Bacterial Physiology - 1st Edition - ISBN: 9781483231365, 9781483274850

Bacterial Physiology

1st Edition

Editors: C. H. Werkman P. W. Wilson
eBook ISBN: 9781483274850
Imprint: Academic Press
Published Date: 1st January 1951
Page Count: 722
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Bacterial Physiology focuses on the physiology and chemistry of microorganisms and the value of bacterial physiology in the other fields of biology.
The selection first underscores the chemistry and structure of bacterial cells, including the chemical composition of cells, direct and indirect methods of cytology, vegetative multiplication, spores of bacteria, and cell structure. The text then elaborates on inheritance, variation, and adaptation and growth of bacteria.
The publication reviews the physical and chemical factors affecting growth and death. Topics include hydrogen ion concentration and osmotic pressure; surface and other forces determining the distribution of bacteria in their environment; dynamics of disinfection and bacteriostasis; bacterial resistance; and types of antibacterial agents. The text also ponders on the anaerobic dissimilation of carbohydrates, bacterial oxidations, and autotrophic assimilation of carbon dioxide.
The selection is a dependable reference for readers interested in bacterial physiology.

Table of Contents




Chemistry of the Bacterial Cell

I. Introduction

II. Form and Size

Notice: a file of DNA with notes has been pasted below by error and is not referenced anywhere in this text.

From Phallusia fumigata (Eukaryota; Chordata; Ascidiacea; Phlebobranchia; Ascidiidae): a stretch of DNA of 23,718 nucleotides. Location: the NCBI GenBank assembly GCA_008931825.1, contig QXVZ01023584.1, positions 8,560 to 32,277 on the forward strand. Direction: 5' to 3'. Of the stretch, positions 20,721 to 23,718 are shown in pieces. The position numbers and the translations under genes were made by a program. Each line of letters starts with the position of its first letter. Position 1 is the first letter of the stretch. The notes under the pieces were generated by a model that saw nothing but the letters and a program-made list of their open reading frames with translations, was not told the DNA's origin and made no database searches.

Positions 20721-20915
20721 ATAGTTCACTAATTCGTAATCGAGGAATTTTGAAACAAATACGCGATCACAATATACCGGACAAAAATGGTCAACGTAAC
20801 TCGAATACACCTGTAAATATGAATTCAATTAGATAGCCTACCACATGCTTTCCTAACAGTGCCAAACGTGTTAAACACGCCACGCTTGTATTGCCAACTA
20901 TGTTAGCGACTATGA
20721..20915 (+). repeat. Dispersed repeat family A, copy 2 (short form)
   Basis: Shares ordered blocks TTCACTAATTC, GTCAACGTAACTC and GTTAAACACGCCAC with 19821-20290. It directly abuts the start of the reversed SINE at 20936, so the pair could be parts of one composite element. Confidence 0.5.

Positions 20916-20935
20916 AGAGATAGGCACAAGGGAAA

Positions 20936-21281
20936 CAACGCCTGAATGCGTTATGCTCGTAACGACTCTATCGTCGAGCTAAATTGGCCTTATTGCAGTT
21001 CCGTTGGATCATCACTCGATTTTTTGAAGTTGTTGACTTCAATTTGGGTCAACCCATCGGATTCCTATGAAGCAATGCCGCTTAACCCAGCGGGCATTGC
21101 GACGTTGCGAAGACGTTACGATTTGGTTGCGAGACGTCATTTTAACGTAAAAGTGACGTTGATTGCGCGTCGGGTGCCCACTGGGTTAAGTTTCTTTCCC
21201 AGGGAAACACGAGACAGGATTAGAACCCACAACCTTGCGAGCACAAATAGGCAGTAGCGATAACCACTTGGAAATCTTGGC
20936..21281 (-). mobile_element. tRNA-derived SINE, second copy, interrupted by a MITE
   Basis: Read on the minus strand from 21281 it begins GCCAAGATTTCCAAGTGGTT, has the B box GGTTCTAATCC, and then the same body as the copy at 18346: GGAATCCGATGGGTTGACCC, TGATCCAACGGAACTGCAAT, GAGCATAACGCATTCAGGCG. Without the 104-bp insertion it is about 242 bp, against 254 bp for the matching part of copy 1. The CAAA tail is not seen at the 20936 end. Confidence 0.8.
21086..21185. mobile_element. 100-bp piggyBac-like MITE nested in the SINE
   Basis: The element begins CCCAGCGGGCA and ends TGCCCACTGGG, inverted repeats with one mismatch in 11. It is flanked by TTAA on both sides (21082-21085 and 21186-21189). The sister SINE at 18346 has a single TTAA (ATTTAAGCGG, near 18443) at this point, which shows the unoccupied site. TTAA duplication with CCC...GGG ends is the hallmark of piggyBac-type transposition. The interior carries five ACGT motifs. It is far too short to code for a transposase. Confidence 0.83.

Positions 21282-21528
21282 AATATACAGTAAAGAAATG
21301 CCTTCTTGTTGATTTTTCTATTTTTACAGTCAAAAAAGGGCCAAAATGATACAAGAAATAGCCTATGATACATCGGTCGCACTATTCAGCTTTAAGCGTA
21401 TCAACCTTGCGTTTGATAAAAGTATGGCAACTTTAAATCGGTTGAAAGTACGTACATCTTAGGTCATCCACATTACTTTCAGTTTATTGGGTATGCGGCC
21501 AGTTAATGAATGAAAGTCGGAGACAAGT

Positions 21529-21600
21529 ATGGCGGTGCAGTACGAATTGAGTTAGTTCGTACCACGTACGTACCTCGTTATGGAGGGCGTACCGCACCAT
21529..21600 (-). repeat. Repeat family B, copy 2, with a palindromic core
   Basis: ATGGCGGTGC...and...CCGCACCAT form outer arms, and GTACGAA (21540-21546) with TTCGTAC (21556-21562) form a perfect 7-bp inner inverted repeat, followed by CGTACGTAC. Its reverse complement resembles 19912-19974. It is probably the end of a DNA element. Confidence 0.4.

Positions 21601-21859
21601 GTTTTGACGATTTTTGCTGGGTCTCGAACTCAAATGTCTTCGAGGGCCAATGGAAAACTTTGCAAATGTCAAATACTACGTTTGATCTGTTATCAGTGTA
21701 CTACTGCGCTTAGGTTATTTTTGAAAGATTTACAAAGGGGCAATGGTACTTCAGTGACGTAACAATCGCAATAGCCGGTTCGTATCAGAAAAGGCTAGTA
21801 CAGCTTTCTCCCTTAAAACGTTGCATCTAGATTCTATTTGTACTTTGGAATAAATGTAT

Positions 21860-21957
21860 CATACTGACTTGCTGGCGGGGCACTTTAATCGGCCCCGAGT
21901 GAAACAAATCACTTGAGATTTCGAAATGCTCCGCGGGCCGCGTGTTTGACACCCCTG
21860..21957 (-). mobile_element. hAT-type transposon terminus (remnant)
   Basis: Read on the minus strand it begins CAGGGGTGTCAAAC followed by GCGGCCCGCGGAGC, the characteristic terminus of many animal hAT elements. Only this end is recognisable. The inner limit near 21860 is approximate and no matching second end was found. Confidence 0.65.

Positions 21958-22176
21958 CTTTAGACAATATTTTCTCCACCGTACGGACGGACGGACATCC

III. Chemical Composition of the Cell

IV. Direct Methods of Cytology

V. Indirect Methods of Cytology

The Structure of the Bacterial Cell

I. Cell Structure

II. The Spores of Bacteria

III. Vegetative Multiplication

IV. Cell and Environment

Inheritance, Variation, and Adaptation

I. The Gene Theory

II. Genetic Variation

III. Characteristics of Bacterial Mutants

IV. Interclonal Variation

V. Variation and Adaptation : Recapitulation

Growth of Bacteria

I. Introduction

II. Quantitative Studies of Bacterial Growth

III. Growth and Population Cycle of a Bacterial Culture

IV. Conclusion

Physical Factors Affecting Growth and Death

I. Temperature

II. Hydrogen Ion Concentration and Osmotic Pressure

III. Surface Tension

IV. Oxidation-Reduction Potential

V. Radiations

VI. Surface and Other Forces Determining the Distribution of Bacteria in Their Environment

Chemical Factors Affecting Growth and Death

I. Introduction

II. Chemical Injury to Active Proteins

III. Dynamics of Disinfection

IV. Dynamics of Bacteriostasis

V. Bacterial Resistance

VI. Types of Antibacterial Agents

Bacterial Nutrition—Chemical Factors

I. General Outlook

II. The Major Bacterial Growth Factors

Bacterial Enzymes and the Theory of Action

I. Introduction

II. Historical Aspects

III. Nomenclature and Classification

IV. Coenzymes and Related Compounds

V. Special Methods Used in the Isolation and Study of Bacterial Enzymes

VI. Theory of Enzyme Action

VII. Various Factors Controlling Enzymatic Activity

VIII. Origin and Concentration of Enzymes

IX. Discussion of Various Groups of Enzymes

Anaerobic Dissimilation of Carbohydrates